The Ministry further added that the Macedonian Environmental Association implements a three-year projects which is about specific rare plants within the borders of the existing significant plant areas.
„A total of five plants (Campanula debarensis, Aesculus hippocastanum, Centaurea rufidula, Crocus jablanicensis and Astragalus physocalyx) and four significant plant areas (Jablanica, the Crn Drim gorge, Bogdanci and Dojran Lake) will be covered by the monitoring” was the response from the Ministry.
When asked whether the project for national red lists will continue, that is, whether further research is planned for other species of plants and animals as well, the Ministry says that activities are currently being completed for preparation of new red lists for priority species of fungi and mammals in accordance with the International Union for Conservation of Nature (ICUN) methodology.
“Furthermore, MANU is implementing activity where conservation status of specific plants stretching in the National Park ‘Galichica’ is also being determined”, says the Ministry.
When asked whether allocation of budget funds for this research is foreseen or money is sought from donors, the Ministry responded that generally donor money is used for these activities.
If we take into account the number of species of plants and animals in the country that are on the European red lists and the modest research that is currently being done for some of them, it becomes clear that certain species in Macedonia can easily disappear while we wait for donors to become interested in saving them. That is why it is necessary for the government to find mechanisms for regular allocation of funds from the budget on regular basis for researching flora and fauna since these activities are not financially demanding and can significantly contribute to preservation of our natural heritage.
The waterwheel plant available only in aquariums
In the modest National Red List of Macedonia, one of the endangered plant species that has been included is the waterwheel plant (Aldrovanda vesiculosa). It is a free-floating, rootless, carnivorous, submerged aquatic plant. The species grows in lakes, streams and swamps. Prefers clean, shallow, warm constant water with clear light, low nutrient levels and slightly acidic pH.
The waterwheel plant floats near the surface of the water. The growing season lasts from early or mid-spring to early autumn (Photo credit: Renata Chuchterevska)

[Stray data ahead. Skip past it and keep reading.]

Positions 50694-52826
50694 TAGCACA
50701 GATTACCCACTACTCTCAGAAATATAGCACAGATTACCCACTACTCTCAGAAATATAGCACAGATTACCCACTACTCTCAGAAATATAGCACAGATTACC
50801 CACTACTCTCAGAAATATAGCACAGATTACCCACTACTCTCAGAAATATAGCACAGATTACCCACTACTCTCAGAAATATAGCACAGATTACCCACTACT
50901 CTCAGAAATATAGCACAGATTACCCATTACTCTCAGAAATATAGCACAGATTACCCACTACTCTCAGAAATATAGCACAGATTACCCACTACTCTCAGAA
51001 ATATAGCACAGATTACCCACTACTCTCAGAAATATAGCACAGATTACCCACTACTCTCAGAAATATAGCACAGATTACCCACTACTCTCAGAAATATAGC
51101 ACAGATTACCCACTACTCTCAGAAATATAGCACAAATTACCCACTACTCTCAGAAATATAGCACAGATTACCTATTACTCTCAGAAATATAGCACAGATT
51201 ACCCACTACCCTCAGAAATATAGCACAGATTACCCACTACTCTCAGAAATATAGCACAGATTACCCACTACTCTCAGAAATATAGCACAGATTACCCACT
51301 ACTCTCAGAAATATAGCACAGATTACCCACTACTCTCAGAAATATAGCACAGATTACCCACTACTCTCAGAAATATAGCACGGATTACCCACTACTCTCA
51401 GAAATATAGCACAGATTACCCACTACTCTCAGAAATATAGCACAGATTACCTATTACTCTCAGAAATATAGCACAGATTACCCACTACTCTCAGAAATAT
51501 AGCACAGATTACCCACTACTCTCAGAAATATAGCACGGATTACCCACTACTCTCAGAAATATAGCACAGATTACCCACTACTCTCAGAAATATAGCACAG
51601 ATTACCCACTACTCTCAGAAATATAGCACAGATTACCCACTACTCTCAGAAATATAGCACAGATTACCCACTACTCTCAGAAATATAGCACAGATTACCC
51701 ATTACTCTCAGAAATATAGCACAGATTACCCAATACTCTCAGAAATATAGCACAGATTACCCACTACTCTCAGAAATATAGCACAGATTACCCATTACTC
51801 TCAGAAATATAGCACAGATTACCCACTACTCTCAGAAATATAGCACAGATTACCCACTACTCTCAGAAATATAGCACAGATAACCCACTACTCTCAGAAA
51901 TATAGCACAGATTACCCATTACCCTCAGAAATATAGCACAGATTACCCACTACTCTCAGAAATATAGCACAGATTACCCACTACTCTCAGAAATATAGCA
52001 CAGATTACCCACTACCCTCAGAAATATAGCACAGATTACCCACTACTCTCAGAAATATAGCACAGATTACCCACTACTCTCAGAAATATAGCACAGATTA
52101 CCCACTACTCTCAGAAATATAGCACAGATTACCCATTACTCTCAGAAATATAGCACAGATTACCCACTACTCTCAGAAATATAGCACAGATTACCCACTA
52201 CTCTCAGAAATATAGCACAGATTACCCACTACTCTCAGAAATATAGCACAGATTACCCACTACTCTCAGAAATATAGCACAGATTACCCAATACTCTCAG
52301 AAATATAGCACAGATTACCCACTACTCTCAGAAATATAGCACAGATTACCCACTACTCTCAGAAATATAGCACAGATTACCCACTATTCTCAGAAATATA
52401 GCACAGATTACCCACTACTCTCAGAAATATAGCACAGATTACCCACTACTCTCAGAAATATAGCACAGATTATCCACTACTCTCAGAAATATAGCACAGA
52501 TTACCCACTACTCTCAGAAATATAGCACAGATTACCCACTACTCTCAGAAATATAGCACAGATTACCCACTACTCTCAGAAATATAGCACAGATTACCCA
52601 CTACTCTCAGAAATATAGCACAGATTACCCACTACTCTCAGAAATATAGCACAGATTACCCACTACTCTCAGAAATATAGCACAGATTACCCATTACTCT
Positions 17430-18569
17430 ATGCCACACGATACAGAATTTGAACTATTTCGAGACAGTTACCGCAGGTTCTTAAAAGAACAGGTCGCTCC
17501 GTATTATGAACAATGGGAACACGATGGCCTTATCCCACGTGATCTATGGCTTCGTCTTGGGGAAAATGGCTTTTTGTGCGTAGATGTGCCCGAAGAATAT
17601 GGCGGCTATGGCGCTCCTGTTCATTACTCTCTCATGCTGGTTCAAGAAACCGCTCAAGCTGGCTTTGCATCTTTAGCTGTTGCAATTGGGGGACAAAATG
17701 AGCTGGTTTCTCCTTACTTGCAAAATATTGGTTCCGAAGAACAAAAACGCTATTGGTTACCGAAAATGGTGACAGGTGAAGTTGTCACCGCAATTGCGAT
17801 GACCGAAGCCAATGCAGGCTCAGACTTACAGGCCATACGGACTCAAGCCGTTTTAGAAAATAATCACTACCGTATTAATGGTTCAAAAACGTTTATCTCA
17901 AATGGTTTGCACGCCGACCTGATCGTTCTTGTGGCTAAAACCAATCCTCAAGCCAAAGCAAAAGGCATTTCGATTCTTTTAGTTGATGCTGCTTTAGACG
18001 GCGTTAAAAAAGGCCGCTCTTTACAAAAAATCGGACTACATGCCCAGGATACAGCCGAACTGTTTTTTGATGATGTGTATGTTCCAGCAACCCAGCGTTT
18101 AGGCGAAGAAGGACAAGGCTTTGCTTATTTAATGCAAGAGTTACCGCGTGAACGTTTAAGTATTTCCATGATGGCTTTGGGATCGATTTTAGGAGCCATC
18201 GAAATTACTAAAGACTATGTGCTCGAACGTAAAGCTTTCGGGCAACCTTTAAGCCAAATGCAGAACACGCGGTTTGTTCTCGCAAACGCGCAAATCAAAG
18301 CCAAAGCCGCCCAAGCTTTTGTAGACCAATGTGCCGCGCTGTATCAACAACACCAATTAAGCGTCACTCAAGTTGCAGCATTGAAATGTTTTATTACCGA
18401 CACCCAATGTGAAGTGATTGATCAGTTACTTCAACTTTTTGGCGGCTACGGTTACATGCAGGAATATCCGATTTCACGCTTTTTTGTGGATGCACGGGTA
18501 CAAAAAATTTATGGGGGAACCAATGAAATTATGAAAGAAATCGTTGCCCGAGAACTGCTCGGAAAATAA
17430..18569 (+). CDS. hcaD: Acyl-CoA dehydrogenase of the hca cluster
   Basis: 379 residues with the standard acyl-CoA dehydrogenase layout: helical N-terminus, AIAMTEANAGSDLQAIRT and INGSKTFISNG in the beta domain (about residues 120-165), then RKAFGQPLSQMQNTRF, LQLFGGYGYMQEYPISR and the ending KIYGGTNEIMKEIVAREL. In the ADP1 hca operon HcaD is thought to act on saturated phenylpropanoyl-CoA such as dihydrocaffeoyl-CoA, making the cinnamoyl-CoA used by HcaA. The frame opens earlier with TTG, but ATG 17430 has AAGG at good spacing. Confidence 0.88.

The species is spread mainly through the movement of the water birds: the plants catch on a bird’s feet and are transported to the next aquatic destination of that bird.
In Prespa Lake it appears in shallow water sections between the lake and the reeds, mainly along abandoned boat crossings between reeds formerly used by fishermen and always close to the tributaries.
The population of Aldrovanda vesiculosa on the territory of Macedonia has a very limited distribution along the shores of Prespa Lake (between Ezerani and Dolno Perovo).
The National Red List reads: “Data from various scientific papers between 1969 and 2019 indicate a fluctuation of the population of this species. The only reason is the long-term oscillation of the water level. The species was not identified during the field work for assessment for the purpose of the Red List. The reason is the long-term fluctuation of the water in Prespa Lake”.
The continuous decrease of the water level in Prespa Lake over the years and the human impacts (wastewater from agricultural activities and disposal of solid waste in the lake, together with pollution from household waste, water extraction and impacts from fishing) have a negative impact on the population of the waterwheel plant.
“This plant species is intolerant of habitat degradation primarily due to pollution and changes in the aquatic chemistry. Because the environmental requirements of the plant are very strict, it is very sensitive and is one of the first plants to disappear. This extreme sensitivity is normal for a plant on the edge of its distribution” says the Red List.
This content was prepared by the Institute for Communication Studies
Journalist: Vladimir Nikolovski